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Basic words to say to a Polish girl?


charris0n  
12 Nov 2006 /  #1
I work in a primary school and will have a polish girl starting tomorrow who does not speak english. I dont dpeak Polish either but am trying to find ways to make it as easy as possible for her.

Can anyone offer any help with basic words?

I would be most grateful!!!!!!!
bartek212 2 | 19  
12 Nov 2006 /  #2
Few addresses:

polish-translator.net/polish_phrases.html
meetpoland.com/useful-polish-words-and-phrases.html

And here's a free ENG>PL and PL>ENG dictionary:

portalwiedzy.onet.pl/tlumacz.html

Good luck! :)
Bronek  
23 Nov 2006 /  #3
The initial exposure and confrontation will prove difficult and trying; soon to be replaced by comprehension and mutual understanding. Patience, consideration, exploration, and a good English / Polish Polish / English dictionary, there is one available from Random House, will serve to bridge the gap. Like your new student, I too came into the American School system without speaking English.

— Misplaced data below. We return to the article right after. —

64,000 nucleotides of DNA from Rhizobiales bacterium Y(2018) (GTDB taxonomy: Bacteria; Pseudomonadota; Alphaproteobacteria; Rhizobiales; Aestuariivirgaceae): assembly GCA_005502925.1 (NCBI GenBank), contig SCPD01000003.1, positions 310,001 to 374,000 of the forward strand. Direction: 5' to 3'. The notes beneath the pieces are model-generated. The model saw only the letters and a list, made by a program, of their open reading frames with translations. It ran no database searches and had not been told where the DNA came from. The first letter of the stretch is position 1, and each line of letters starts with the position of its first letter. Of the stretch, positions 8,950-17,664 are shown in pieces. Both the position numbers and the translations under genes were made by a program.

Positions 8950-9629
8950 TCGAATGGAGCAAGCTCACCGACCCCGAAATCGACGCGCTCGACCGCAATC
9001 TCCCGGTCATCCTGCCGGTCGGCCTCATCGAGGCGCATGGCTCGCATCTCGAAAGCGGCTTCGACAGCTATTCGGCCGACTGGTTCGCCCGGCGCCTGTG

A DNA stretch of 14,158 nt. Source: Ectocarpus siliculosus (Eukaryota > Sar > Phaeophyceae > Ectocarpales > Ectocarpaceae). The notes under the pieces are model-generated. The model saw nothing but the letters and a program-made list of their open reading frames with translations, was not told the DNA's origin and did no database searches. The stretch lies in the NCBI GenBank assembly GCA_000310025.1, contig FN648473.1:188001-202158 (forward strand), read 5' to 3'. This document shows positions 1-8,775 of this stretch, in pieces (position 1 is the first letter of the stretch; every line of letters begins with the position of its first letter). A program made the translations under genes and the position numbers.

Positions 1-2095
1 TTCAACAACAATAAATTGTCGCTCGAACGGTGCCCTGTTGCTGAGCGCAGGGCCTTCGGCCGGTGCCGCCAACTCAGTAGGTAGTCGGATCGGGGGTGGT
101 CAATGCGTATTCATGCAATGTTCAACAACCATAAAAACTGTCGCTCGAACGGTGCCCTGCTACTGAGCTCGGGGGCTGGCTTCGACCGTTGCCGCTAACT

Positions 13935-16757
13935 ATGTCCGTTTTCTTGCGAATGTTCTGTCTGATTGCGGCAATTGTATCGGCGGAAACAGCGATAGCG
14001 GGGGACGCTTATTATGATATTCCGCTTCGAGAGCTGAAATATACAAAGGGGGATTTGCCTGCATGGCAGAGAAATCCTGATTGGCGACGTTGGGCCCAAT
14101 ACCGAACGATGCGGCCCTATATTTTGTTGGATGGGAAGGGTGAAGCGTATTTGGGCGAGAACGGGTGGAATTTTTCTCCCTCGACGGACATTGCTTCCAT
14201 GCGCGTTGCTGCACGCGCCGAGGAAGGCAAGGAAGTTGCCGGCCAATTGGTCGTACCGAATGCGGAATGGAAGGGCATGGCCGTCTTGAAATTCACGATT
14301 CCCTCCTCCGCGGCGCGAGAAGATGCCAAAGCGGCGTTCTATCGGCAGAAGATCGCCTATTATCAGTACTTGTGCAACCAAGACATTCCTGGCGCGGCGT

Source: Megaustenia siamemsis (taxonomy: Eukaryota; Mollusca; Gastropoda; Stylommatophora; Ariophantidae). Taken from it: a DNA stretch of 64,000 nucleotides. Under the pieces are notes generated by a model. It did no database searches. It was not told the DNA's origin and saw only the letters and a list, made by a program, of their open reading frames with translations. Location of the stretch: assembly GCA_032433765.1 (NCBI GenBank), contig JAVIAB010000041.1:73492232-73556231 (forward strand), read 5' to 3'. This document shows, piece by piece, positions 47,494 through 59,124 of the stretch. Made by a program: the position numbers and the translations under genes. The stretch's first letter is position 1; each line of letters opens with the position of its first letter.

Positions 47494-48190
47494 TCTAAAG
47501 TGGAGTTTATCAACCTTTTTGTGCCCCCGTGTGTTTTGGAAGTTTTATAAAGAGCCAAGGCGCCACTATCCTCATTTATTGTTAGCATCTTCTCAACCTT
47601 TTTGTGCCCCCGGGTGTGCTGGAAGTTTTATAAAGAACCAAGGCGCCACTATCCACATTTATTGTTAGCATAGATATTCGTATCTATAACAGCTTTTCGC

About six month is all that is required for your student to learn to understand you. The enunciation may have something to be desired but the understanding is there.
nicoletia  
23 Nov 2006 /  #4
The funniest thing is that I've never met anyone who would like to sent his/her child to english school without any knowledge about this language. It may appear very difficult for you to start.Actually it's almost impossible to learn this child english without any basics. If I was you I'd advise parents to move their child to the school, where it can be taught by polish teachers. I wish you luck:)
Amathyst 19 | 2,702  
23 Nov 2006 /  #5
[quote=nicoletia, Post #4 ]If I was you I'd advise parents to move their child to the school, where it can be taught by polish teachers.[/quote

Why should Polish children be provided with Polish teachers whilst they are in England...our education system is stretched enough without trying to pander to every nationalities needs...

When the vietnamees came over in the late 70is they were not given any extra help and most were from small villages and didnt speak any english they soon adapted and learnt the language
Dagmara 1 | 38  
27 Dec 2006 /  #6